Logo for the Mapping Project

The Mapping Project


Affectiva is a software startup which grew out of the MIT Media Lab, and which claims to make gadgets that can "read human emotions."

Affectiva has made surveillance bracelets, called "Q Sensors," intended to be used in the classroom to detect how attentive students are to teachers. The project, which received millions in funding from the Gates Foundation, is part of the broader, privatized neoliberal vision of education that billionaires and entrepreneurs like have been pushing. As Reuters reported in 2012:

The biometric bracelets, produced by a Massachusetts startup company, Affectiva Inc, send a small current across the skin and then measure subtle changes in electrical charges as the sympathetic nervous system responds to stimuli. The wireless devices have been used in pilot tests to gauge consumers’ emotional response to advertising. Gates officials hope the devices, known as Q Sensors, can become a common classroom tool, enabling teachers to see, in real time, which kids are tuned in and which are zoned out. Existing measures of student engagement, such as videotaping classes for expert review or simply asking kids what they liked in a lesson, 'only get us so far,' said Debbie Robinson, a spokeswoman for the Gates Foundation. To truly improve teaching and learning, she said, 'we need universal, valid, reliable and practical instruments' such as the biosensors."

Affectiva's biometric bracelets not only increase surveillance of students for the purpose of advancing a privatized vision of education, but also promote the broader ongoing introduction of carceral systems and prison-like conditions into America's schools. Moreover, Affectiva's biometric bracelets promote the ableist view of students as machines that must exhibit uniform physiological responses to whatever is in front of them, no matter the context.

Another product created by Affectiva's co-founder, the "Emotional Hearing Aid," also reflects this ableist perspective of capitalizing on differences for profit. As autistic activist M. Remi Yergeau explained: "I recently read an article by Rana el Kaliouby and Peter Robinson (2005) titled 'The Emotional Hearing Aid,' which problematically represents autism and difference. The article focuses on a futuristic prosthetic device for autistic children: a so-called emotional hearing aid, which is a wearable camera that functions as a “portable” theory of mind... In short, the authors imagine a world in which autistic kids are fitted with obtrusive and sensorily overwhelming devices, under the faulty premise that autistics lack the ability to recognize that they and other people have their own unique mental states and desires. Not only do the authors presume autistics lack a ToM [Theory of Mind]; they also presume that a host of autistic behaviors and rhetorical practices are caused by this supposed lack of ToM, and that erasing those differences will be to the benefit of autistics and their loved ones. There is a perverse fetishization of difference that often attends autism, in part because those differences are so often couched in terms of negativity or symptoms" (see: Yergeau & Huebner, Journal of Social Philosophy, Vol. 48 No. 3, Fall 2017, 273–296).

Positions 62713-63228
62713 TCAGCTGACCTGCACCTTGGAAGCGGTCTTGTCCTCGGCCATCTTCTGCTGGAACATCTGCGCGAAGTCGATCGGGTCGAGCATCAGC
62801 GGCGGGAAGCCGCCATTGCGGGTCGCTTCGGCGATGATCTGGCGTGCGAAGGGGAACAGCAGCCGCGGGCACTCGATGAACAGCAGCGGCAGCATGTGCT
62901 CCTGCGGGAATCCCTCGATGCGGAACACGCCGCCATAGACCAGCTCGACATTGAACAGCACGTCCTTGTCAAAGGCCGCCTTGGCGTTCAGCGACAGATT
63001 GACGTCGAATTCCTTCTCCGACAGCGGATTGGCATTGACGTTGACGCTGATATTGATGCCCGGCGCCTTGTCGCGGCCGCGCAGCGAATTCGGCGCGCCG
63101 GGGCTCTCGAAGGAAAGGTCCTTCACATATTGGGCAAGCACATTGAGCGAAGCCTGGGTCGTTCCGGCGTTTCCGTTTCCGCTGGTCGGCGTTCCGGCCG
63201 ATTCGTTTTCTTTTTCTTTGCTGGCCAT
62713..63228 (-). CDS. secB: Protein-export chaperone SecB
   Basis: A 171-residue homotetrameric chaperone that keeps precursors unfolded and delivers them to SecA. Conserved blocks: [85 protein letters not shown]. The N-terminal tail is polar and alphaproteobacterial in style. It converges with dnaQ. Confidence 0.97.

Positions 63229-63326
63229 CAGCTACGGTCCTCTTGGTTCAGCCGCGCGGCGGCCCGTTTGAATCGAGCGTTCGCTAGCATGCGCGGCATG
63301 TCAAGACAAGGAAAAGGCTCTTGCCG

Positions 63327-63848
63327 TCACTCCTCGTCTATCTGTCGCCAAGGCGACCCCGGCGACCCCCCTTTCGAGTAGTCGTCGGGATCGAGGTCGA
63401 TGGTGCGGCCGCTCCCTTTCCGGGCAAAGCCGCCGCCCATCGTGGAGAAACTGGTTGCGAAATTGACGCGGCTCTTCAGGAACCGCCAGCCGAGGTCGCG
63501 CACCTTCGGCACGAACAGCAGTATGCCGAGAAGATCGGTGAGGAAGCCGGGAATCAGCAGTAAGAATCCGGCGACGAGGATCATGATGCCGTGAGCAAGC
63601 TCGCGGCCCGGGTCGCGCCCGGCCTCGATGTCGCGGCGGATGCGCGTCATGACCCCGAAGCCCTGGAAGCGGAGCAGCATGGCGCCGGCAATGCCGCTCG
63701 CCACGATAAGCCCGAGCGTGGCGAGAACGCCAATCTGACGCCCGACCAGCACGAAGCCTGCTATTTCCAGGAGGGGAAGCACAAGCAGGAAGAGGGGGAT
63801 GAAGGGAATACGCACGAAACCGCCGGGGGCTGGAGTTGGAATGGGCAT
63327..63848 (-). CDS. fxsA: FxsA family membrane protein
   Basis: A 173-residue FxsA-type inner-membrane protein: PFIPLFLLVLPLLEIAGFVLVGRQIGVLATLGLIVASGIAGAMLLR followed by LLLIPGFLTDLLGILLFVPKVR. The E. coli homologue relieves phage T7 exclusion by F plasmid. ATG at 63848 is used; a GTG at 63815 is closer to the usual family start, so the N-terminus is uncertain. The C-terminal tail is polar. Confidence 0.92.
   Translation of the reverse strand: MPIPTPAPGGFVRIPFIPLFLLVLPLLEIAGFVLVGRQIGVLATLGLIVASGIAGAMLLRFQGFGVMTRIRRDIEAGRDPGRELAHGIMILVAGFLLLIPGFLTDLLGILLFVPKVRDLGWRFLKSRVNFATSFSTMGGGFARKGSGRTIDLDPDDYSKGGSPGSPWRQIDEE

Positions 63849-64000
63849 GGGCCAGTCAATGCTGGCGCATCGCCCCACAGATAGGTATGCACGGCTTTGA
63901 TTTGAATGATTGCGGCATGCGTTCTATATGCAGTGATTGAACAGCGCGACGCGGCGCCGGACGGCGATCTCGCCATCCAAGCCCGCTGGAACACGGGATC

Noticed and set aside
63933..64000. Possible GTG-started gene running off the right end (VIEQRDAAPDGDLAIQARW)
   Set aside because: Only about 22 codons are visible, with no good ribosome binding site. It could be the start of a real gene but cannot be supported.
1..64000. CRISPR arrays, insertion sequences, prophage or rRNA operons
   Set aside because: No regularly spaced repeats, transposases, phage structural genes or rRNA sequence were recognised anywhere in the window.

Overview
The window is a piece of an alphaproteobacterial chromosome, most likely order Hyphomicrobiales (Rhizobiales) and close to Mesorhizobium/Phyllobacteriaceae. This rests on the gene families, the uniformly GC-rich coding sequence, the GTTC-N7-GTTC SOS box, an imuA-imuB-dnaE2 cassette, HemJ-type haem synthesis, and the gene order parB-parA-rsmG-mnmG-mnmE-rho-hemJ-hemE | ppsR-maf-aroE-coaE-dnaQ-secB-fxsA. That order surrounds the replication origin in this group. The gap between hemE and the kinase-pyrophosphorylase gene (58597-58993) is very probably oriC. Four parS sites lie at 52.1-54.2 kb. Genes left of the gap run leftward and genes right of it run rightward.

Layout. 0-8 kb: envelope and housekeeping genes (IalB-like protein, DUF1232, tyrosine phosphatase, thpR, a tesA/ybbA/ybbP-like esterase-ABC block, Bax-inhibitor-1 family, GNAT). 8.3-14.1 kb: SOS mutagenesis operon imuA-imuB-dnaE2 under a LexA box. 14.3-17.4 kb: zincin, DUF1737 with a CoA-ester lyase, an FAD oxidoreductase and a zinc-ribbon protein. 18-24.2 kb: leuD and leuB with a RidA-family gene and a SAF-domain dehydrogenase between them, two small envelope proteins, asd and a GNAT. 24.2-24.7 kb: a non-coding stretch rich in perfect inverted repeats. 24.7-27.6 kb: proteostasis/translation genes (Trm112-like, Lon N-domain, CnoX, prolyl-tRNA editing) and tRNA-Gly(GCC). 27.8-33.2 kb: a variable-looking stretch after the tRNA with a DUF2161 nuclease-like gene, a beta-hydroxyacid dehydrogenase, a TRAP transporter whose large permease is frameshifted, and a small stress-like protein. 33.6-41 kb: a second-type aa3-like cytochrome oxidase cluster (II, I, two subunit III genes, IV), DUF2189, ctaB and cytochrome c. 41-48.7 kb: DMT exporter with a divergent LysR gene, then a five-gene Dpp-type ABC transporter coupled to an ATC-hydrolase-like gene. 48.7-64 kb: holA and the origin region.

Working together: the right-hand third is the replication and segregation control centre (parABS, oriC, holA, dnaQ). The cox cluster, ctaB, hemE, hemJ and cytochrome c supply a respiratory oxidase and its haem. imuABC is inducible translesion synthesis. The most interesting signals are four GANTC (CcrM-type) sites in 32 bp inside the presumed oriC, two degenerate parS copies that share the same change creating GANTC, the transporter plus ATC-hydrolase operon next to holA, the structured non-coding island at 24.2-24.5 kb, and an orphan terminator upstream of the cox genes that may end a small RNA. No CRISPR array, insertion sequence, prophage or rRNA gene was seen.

Unsurprisingly the US Pentagon has also invested in developing surveillance gadgets capable of determining human emotions like those which Affectiva produces, and we can be sure that the Pentagon would use such devices for nefarious and repressive purposes.

Back to main page.